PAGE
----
The story started out bizarrely enough when 10-year-old Alexander Kettler found a mummy in his granny’s attic.
As in, a proper mummy, wrapped in bandages and all, in a sarcophagus and wearing a death mask.
That was just over a month ago in a home in Diepholz, northern Germany and at the time, the boy’s father, dentist Lutz Wolfgang Kettler, told the local paper he thought the sarcophagus and mask might be fake.
He was sure, however, that the mummy was the real deal. His own father had travelled to North Africa in the 1950s – a time when there was a popular trade in mummies.
So much so, it was even a bit rendy to host a “mummy unwrapping” party.
A couple of days ago, Kettler held his own unwrapping party with an x-ray machine at Munich’s Bogenhausen hospital.. and things got weird.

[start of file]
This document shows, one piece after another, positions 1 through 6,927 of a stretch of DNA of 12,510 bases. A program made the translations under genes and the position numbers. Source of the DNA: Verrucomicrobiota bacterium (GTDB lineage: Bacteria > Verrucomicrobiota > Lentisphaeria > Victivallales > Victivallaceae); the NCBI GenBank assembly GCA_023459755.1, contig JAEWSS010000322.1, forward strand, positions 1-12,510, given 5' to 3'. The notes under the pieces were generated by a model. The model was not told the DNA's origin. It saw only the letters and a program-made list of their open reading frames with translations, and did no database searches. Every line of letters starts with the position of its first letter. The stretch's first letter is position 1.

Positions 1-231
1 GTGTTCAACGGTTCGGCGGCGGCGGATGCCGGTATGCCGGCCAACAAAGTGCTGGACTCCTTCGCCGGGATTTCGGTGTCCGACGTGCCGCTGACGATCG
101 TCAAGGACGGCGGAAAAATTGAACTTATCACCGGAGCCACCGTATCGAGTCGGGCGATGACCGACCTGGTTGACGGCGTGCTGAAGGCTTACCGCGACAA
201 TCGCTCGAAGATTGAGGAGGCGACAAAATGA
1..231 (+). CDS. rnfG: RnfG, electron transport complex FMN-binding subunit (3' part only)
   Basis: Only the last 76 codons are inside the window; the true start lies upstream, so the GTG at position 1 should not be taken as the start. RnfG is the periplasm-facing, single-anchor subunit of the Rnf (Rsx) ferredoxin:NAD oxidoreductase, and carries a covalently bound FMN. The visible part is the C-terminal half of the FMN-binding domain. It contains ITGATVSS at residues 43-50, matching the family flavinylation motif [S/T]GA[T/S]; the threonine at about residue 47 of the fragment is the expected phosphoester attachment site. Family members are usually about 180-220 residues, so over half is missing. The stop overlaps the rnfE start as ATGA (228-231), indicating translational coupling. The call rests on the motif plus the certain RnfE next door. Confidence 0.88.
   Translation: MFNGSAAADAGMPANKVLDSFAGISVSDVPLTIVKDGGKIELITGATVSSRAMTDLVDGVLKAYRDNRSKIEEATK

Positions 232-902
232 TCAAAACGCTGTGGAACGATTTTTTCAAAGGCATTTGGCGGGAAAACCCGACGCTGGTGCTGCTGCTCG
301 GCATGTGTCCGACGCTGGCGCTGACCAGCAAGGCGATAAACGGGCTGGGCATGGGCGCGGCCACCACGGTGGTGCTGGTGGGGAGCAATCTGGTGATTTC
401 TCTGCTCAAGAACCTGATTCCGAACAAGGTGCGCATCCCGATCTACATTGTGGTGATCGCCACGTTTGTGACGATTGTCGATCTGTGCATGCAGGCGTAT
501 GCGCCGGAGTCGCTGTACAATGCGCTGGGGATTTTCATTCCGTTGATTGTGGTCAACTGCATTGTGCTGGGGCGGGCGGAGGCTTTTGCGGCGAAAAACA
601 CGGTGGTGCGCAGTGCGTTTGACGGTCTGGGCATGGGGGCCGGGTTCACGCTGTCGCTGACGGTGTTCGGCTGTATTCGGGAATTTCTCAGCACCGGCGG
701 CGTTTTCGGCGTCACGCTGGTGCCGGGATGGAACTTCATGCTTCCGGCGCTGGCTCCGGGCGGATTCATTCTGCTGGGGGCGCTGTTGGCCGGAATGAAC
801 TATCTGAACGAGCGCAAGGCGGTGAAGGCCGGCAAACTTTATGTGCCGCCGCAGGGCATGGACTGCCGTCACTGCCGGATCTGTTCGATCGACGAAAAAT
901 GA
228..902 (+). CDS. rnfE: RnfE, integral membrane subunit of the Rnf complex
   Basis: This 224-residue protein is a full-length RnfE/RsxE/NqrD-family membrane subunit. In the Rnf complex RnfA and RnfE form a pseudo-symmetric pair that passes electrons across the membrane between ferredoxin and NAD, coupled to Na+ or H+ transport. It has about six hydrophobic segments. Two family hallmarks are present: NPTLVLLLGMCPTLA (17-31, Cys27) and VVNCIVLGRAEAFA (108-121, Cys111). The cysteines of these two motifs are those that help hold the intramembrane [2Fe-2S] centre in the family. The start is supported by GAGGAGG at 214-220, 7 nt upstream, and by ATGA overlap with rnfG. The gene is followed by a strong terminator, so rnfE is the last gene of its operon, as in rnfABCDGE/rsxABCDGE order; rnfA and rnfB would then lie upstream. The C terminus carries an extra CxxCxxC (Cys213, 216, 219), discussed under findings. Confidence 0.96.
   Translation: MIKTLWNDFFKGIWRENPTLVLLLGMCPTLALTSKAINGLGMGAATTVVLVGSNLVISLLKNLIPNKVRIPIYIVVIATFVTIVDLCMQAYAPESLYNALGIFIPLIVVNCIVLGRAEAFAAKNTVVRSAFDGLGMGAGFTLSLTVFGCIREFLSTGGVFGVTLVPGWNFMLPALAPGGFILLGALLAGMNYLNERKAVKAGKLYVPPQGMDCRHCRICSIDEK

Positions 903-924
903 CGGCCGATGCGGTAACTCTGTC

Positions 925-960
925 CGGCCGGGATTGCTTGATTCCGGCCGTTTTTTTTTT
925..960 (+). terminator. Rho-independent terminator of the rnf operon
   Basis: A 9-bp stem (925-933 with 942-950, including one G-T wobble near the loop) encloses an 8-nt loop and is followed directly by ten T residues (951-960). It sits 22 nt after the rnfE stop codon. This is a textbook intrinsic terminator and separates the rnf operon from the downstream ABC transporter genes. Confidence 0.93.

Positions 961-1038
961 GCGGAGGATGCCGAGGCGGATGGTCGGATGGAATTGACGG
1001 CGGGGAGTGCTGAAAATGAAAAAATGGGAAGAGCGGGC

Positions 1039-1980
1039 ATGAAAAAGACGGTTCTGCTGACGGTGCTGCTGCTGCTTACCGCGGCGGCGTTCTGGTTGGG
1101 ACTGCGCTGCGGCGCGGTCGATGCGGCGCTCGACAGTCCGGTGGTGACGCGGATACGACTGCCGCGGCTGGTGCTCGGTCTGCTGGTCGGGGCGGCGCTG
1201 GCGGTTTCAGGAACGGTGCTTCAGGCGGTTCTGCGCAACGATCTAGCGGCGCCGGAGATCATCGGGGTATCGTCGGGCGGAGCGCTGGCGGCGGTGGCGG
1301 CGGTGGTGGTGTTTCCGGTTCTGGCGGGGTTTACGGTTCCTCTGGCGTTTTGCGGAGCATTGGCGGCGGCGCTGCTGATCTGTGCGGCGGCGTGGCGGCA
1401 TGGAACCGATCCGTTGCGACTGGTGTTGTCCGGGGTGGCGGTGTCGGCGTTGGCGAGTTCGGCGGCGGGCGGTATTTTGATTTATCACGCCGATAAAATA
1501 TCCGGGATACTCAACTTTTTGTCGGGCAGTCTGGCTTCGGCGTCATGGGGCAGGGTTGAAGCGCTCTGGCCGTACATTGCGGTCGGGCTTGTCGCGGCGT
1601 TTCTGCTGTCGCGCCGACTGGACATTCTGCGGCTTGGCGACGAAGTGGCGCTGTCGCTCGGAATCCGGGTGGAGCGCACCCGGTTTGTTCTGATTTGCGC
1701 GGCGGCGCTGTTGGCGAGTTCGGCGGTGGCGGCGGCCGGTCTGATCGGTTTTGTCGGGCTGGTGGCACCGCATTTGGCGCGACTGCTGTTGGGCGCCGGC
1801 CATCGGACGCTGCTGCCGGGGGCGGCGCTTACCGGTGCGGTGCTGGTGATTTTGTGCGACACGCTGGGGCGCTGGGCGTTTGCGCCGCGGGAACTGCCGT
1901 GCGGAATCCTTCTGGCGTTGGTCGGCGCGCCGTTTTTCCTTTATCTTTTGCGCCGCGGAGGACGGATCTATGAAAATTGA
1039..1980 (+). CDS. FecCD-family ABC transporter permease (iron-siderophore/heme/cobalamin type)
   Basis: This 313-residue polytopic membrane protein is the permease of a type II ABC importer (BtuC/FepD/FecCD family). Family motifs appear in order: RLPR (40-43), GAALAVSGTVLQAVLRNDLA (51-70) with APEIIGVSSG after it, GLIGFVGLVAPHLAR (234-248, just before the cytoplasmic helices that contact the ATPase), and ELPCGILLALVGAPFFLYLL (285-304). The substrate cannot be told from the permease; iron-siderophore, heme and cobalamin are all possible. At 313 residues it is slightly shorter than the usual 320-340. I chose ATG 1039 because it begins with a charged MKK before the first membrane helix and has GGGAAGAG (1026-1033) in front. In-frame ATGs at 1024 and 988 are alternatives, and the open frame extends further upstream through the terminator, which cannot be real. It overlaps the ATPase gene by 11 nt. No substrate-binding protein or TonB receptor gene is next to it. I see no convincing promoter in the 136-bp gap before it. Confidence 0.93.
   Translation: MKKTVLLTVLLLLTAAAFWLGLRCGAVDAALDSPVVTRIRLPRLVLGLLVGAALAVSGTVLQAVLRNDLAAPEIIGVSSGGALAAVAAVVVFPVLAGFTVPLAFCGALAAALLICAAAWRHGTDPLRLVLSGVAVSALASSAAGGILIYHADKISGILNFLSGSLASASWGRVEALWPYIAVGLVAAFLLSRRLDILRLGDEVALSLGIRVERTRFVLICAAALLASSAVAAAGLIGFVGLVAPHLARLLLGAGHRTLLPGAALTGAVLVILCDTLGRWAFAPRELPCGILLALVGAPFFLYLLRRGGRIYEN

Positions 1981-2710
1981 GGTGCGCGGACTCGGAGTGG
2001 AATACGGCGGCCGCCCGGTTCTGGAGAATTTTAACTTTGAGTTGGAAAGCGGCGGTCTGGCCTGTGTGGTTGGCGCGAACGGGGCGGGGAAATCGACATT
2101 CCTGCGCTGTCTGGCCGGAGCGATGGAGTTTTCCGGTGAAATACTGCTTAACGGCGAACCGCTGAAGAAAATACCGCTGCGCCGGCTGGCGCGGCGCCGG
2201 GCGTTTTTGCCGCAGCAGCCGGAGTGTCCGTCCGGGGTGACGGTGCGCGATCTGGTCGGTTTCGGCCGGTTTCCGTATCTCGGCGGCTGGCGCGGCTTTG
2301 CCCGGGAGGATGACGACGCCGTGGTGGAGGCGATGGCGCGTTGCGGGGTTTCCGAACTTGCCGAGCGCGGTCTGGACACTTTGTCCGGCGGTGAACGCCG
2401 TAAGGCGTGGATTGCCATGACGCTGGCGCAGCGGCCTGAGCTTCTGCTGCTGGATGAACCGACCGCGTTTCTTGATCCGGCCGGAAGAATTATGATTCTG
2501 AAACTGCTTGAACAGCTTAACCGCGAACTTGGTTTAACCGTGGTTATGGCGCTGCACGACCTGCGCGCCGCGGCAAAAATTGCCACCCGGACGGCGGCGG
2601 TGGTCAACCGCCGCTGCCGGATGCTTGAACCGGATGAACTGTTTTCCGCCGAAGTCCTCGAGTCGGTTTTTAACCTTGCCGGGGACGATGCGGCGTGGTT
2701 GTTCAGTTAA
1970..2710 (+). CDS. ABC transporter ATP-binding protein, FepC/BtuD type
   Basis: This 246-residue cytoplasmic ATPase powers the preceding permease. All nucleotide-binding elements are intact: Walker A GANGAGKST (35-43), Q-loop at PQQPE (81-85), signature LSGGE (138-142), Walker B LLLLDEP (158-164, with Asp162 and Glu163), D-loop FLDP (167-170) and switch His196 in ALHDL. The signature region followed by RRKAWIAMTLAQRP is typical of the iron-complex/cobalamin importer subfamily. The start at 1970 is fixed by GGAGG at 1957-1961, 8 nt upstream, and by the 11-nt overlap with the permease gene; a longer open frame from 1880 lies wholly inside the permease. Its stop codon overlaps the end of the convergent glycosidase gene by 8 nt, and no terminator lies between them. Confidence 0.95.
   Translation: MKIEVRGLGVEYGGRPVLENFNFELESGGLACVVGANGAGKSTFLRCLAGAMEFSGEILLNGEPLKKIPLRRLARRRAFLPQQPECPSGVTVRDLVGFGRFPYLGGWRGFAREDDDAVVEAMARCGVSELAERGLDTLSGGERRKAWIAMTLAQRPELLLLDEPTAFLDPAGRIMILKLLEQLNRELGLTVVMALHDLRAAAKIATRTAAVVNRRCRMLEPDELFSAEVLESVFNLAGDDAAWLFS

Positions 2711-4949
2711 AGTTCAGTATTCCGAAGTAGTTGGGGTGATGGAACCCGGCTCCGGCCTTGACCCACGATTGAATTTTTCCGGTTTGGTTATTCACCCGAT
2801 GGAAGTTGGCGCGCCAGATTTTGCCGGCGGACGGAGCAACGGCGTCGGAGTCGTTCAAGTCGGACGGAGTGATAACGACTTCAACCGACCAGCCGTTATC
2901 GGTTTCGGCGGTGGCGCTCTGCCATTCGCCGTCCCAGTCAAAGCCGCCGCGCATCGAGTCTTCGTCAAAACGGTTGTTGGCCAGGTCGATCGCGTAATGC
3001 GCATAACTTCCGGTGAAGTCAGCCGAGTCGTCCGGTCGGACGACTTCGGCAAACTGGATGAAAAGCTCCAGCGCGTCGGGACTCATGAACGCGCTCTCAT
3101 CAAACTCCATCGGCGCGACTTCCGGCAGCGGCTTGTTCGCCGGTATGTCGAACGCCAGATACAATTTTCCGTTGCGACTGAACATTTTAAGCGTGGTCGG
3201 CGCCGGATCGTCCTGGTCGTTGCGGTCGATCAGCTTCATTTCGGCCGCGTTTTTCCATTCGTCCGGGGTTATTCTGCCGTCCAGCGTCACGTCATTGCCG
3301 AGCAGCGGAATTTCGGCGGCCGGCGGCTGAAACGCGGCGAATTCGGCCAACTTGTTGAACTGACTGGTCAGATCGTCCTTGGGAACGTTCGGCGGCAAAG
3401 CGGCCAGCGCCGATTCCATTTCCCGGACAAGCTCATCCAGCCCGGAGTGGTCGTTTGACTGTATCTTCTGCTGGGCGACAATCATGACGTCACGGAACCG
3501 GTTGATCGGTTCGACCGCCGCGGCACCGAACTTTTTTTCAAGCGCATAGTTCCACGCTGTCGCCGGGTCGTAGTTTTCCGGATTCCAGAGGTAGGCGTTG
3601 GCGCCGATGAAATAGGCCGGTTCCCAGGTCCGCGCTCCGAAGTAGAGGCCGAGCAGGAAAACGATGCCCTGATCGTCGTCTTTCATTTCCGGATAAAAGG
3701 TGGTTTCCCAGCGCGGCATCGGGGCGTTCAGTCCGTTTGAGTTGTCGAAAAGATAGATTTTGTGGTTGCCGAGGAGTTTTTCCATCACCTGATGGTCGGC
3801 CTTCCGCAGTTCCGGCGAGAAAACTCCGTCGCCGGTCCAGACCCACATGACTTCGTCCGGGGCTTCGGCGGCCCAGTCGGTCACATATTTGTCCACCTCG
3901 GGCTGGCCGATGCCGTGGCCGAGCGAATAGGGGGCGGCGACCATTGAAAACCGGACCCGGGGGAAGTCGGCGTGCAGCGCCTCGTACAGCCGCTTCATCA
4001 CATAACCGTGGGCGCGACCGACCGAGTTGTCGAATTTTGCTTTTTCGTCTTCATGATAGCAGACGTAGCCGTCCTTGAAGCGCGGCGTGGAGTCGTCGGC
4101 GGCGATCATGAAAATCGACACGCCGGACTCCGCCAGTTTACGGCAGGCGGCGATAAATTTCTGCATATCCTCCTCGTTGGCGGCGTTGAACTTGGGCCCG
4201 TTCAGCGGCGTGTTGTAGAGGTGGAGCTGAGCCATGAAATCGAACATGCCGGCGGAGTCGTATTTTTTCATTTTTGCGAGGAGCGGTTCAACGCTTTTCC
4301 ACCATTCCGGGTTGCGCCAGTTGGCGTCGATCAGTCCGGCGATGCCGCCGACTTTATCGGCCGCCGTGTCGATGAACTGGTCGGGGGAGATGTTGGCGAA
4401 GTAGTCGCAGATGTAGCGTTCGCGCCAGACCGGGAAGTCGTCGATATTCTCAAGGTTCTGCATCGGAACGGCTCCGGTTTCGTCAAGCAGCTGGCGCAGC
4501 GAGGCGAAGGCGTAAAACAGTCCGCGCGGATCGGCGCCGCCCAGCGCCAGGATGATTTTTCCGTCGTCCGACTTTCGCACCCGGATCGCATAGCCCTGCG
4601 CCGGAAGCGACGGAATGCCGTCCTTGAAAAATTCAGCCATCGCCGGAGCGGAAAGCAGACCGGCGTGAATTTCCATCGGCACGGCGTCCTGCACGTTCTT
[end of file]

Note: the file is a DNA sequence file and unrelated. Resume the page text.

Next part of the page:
Here’s the key takeouts:
1 – The skull had an arrow sticking out its left eye
2 – There’s a metal layer covering the bones of the 1.49m long body
3 – The bandages date from the 20th century and are machine-woven
And the cherry on top:
4 – While the skull and the bones are real, the mummy is “a fake, made from one or several human bodies”.
All that leaves Kettler with “questions upon questions”, and the kind that local police are now asking.
“We’ll wait until we know how old the bones are,” police spokesman Frank Bavendiek told German news agency DPA.
“If they are a few hundred years old, then it’s a mummy and we won’t investigate.”
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